0

I've read this: How do I correctly mount a NTFS partition in /etc/fstab? plus lots of other related web pages

My fstab entry:

#Entry for /dev/sdb2: 
UUID=1C77E5134D44D900   /home/me/Libraries  ntfs-3g fs-name=Library,x-gvfs-symbolic-icon=Library,permissions,nosuid,nodev,noexec,uid=1001,gid=1001,rw,umask=22,dmask=27,fmask=137    0   0

This mounts as me correctly in the correct place but there are three issues:

  1. Nautilus, when clicking on "Other Locations", shows the name as 290GB Volume" even though the name in gparted is shown as "Libraries"

    Fixed with ntfslabel command

  2. Even though "permissions" is set, I still can't change file permissions in any files as myself or even using sudo.

  3. mount command shows:

    /dev/sdb2 on /home/me/Libraries type fuseblk (rw,nosuid,nodev,noexec,relatime,user_id=0,group_id=0,default_permissions,allow_other,blksize=4096)
    

I would expect it to show my uid although the mount directory /home/me/Libraries shows my ownership. What am I doing wrong? The only difference I see is I don't use LABEL="Libraries" but use ntfs-3g fs-name=Library,x-gvfs-symbolic-icon=Library instead.

Update:

I changed the fstab line to

LABEL=Library /home/john/Libraries ntfs-3g fs-name=Library,x-gvfs-symbolic-icon=Library,permissions,nosuid,nodev,uid=1001,gid=1001,rw,dmask=27,fmask=137 0 0

Tried these commands:

$ ll temp.QIF 
-rw-r----- 1 john john 167 Jul 24  2016 temp.QIF

$ chmod 666 temp.QIF ; echo $?
0

$ ll temp.QIF 
-rw-r----- 1 john john 167 Jul 24  2016 temp.QIF

Note that permissions do not change. chmod returns a 0 indicating no error.

  • I see under answer below you've posted comments on new progress. Is the progress reflected in above question? Thanks. – WinEunuuchs2Unix Nov 12 '17 at 14:05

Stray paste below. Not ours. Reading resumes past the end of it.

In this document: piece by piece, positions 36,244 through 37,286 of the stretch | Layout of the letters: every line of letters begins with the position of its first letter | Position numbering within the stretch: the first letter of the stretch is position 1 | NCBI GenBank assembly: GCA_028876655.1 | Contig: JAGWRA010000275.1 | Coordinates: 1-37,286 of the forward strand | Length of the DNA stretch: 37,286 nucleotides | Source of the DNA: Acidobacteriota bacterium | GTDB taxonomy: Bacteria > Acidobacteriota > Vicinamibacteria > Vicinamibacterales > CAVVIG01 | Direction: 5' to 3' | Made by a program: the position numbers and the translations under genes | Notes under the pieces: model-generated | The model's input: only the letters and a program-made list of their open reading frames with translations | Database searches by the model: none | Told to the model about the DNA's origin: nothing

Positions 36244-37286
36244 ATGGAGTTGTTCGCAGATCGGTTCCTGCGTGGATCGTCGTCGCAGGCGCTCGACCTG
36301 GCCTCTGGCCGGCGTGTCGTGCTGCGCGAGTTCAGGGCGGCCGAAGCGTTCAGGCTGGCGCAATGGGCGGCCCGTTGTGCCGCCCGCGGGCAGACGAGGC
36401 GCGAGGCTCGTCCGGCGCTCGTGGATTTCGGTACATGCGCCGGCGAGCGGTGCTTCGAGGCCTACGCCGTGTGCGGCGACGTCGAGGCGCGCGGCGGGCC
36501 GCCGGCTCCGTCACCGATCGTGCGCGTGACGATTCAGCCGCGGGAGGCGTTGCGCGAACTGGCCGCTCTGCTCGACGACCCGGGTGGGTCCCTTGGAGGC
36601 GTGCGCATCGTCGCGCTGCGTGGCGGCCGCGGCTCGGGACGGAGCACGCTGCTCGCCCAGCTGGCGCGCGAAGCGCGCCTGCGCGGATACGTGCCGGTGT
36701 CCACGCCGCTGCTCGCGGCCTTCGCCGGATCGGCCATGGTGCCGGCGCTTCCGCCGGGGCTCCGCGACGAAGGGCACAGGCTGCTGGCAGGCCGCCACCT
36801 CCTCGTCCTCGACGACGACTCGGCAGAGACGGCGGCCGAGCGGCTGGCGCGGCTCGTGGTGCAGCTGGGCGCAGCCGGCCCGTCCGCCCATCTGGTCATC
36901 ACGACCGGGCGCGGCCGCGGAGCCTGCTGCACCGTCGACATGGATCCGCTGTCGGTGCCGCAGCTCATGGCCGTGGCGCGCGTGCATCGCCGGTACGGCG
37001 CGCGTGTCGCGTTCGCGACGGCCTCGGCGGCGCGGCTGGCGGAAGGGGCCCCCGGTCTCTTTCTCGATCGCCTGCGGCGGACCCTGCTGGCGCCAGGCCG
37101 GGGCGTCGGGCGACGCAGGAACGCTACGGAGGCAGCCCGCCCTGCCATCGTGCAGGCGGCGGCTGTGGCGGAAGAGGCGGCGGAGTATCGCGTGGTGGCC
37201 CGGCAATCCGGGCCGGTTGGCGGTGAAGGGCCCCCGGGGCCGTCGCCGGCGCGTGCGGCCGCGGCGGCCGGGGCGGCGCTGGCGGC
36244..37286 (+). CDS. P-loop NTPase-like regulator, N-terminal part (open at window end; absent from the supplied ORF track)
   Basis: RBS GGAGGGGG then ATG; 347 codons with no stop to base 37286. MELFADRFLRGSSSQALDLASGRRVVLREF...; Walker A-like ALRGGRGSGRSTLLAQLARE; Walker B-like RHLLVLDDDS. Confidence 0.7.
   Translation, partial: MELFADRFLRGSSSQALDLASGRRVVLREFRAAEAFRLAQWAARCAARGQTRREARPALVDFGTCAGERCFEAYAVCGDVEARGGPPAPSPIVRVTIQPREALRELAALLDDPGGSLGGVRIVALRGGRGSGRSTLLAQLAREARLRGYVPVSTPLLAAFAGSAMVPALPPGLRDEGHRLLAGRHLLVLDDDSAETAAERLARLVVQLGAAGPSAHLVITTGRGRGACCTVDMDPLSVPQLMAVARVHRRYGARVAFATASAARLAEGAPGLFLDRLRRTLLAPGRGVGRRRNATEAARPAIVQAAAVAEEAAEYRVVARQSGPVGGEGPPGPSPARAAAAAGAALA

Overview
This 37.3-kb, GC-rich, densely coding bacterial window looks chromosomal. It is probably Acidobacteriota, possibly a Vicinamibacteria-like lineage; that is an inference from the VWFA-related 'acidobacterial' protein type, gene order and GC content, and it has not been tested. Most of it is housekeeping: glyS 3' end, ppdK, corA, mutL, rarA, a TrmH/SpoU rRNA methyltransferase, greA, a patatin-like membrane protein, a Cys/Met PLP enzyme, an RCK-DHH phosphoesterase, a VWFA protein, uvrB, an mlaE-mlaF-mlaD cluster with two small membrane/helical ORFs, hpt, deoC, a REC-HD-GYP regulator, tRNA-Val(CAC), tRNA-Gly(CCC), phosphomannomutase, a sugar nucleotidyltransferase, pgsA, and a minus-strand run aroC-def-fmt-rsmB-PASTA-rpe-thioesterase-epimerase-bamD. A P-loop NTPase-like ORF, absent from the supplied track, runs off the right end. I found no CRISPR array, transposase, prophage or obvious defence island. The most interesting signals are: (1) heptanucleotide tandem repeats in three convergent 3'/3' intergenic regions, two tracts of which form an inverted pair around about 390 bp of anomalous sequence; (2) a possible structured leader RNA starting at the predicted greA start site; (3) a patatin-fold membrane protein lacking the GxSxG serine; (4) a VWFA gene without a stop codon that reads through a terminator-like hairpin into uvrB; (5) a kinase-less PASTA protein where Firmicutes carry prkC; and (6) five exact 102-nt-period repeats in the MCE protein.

• This is beside the point, but if you have an fmask and dmask, you don't need a umask, since an fmask applies to files, a dmask applies to directories, and a umask applies to files and directories, and in this case, the fmask and dmask are more restrictive than the umask. – wjandrea Nov 13 '17 at 0:38
  • Try removing noexec from the options. – wjandrea Nov 13 '17 at 2:36
  • What specific chmod commands have you tried? – wjandrea Nov 13 '17 at 2:36
0
  1. I think Nautilus is using the label (not the fs-name). You can try to set the label.

  2. The permissions and ownership of Microsoft file systems in linux are set when mounting and cannot be modified (except if you unmount and mount with new settings). These settings are inherited to directories and files.

  3. I'm not sure (yet?) what is the problem with this item. But it works for me according to this link, How do I use 'chmod' on an NTFS (or FAT32) partition?

  • the "permissions" option should allow me to change permissions of files and subdirectories. As to problem 3, it is strange what the mount command shows because everything is owned by me, not by root and I can create and remove directories at will. It acts like I own it in spite of what "mount" says except that neither "sudo chmod" nor "chmod" changes anything on existing files. – jpezz Oct 26 '17 at 19:09
  • I will try the LABEL option. – jpezz Oct 26 '17 at 19:21
  • 1. I cannot find the option permissions in man mount. Maybe it is not intended literally, but a mask (umaskor fmask or dmask) is intended; 2. Good luck with LABEL :-) – sudodus Oct 26 '17 at 19:36
  • @ sudodus "permissions" is mentioned in "man mount.ntfs-3g". Mount.ntfs-3g is supported in Ubuntu as of 11.o. See: help.ubuntu.com/community/MountingWindowsPartitions – jpezz Oct 27 '17 at 1:47
  • @jpezz, You are right. Thanks for pointing to man mount.ntfs-3g; I will look into the details. I am not sure what this text means: "permissions Set standard permissions on created files and use standard access control. This option is set by default when a user mapping file is present." It seems to me that the settings in a user-mapping file will override the options uid=, gid=, umask=, fmask=, dmask= and silent. But I am not sure (I don't think) that individual permissions for files and directories will be possible. – sudodus Oct 27 '17 at 5:34

Your Answer

By clicking "Post Your Answer", you acknowledge that you have read our updated terms of service, privacy policy and cookie policy, and that your continued use of the website is subject to these policies.

Not the answer you're looking for? Browse other questions tagged or ask your own question.